(Reuters) - Tapestry Inc (TPR.N) shares tumbled to their lowest in over a decade on Thursday after the high-end fashion house forecast a surprise fall in first-quarter revenue and profit and said it was not sure when same-store sales at Kate Spade would rise.
Weakness at the millennial-centric brand, which Tapestry has grappled to turn around since buying it in 2017, also prompted the company to cut its full-year profit growth expectations.
The struggle to clear Kate Spade excess inventory blunted the impact of new collections from Nicola Glass, a Gucci and Michael Kors alumnus, hired by Tapestry last year to refresh the brand’s designs.
Chief Executive Officer Victor Luis blamed a lack of newness in some Kate Spade satchels and heavy discounts from competing brands for the drop. A re-launch of previously best-selling Kate Spade collections, a strategy used successfully at Coach, also did not work.
“The fact that customers are not buying into the brand at full-price is because the brand has lost its direction and isn’t producing collections that are particularly compelling,” said Neil Saunders, managing director at GlobalData Retail.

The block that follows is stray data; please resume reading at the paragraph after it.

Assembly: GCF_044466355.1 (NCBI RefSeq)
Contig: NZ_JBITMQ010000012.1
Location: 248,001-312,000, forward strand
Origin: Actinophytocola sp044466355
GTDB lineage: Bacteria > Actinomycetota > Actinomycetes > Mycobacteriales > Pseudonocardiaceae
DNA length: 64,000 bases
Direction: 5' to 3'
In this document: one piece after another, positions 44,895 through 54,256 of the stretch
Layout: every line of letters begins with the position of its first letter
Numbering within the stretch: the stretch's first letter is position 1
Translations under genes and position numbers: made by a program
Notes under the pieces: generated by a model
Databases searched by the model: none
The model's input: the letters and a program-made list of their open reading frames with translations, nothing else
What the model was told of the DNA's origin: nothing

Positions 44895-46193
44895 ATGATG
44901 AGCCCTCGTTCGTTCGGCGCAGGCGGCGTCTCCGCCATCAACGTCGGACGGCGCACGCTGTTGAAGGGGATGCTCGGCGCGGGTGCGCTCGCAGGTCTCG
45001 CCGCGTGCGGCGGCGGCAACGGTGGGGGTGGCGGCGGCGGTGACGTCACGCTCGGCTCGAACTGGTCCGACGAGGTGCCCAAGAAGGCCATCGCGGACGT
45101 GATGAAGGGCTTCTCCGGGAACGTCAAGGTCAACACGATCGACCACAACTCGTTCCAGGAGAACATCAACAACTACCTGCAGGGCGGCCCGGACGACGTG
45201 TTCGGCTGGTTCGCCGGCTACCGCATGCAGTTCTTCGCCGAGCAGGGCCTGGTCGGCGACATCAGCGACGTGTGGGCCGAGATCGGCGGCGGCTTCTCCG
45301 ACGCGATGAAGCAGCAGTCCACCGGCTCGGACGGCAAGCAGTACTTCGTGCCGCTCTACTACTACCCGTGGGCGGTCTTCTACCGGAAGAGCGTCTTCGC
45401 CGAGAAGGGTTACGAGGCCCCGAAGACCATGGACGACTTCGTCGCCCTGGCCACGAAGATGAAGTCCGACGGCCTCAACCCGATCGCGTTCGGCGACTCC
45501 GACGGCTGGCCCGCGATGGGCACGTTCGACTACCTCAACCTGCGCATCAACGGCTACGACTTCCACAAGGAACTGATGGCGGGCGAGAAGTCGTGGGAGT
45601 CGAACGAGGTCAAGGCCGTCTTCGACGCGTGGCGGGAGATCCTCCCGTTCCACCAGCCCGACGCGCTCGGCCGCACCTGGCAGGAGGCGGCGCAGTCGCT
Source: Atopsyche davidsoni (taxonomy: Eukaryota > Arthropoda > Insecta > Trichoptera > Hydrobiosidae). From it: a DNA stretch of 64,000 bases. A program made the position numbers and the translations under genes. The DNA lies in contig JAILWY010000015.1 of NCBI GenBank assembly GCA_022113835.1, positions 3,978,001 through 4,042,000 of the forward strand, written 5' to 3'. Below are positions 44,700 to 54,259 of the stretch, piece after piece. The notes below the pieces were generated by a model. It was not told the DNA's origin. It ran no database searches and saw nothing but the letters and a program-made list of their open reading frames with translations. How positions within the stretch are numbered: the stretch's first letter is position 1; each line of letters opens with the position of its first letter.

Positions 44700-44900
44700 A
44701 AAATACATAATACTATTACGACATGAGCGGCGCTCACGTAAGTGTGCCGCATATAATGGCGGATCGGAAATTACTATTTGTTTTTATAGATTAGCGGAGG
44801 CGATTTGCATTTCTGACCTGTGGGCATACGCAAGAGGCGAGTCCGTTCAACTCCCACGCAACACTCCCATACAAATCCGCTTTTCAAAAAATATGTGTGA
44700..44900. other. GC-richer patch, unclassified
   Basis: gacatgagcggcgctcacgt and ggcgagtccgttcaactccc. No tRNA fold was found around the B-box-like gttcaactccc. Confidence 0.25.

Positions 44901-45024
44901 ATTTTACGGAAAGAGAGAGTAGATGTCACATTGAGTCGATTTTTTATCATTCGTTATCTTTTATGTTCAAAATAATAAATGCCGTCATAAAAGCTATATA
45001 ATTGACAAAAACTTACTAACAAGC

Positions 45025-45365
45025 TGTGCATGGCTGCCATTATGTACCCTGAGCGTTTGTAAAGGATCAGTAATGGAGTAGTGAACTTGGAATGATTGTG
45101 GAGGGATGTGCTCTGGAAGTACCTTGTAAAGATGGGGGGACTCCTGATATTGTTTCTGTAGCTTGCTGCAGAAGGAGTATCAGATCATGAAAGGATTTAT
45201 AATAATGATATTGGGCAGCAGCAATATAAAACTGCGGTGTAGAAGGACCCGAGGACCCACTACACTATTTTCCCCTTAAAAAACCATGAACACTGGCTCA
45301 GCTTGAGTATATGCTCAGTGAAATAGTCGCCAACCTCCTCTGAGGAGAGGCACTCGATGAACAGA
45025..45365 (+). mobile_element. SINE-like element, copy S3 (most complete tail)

Kate Spade, which has not reported a rise in same-store sales since Tapestry acquired it, was expected to achieve positive sales in the reported quarter.
But global same-store sales fell 6% in the fourth quarter ended June 29, and the company said sales would continue to fall in the high-teens in the first quarter.
Luis said he would not take a call on when the brand will get into positive territory.
The company said it would cut back on new store openings, and instead focus on improving margins at Kate Spade.
Sales at Coach, Tapestry’s biggest business, remained flat at $1.10 billion, with the company partly blaming lower tourist spending in North America.
Excluding items, the company earned 61 cents per share, in line with expectations.
Net sales rose 2% to $1.51 billion, but missed estimates of $1.53 billion, according data from Refinitiv.
The company also forecast fiscal 2020 earnings per share to remain about flat with last year, down from a prior estimate of double-digit growth.
Tapestry said first-quarter revenue and profit would fall but did not provide specific numbers. Analysts were expecting a 10.7% rise in earnings per share and a 4.2% increase in revenue.
The company’s shares were last down about 20% at $19.36, setting them up for their biggest one-day percentage loss since 2001.
Reporting by Uday Sampath in Bengaluru; Editing by Sriraj Kalluvila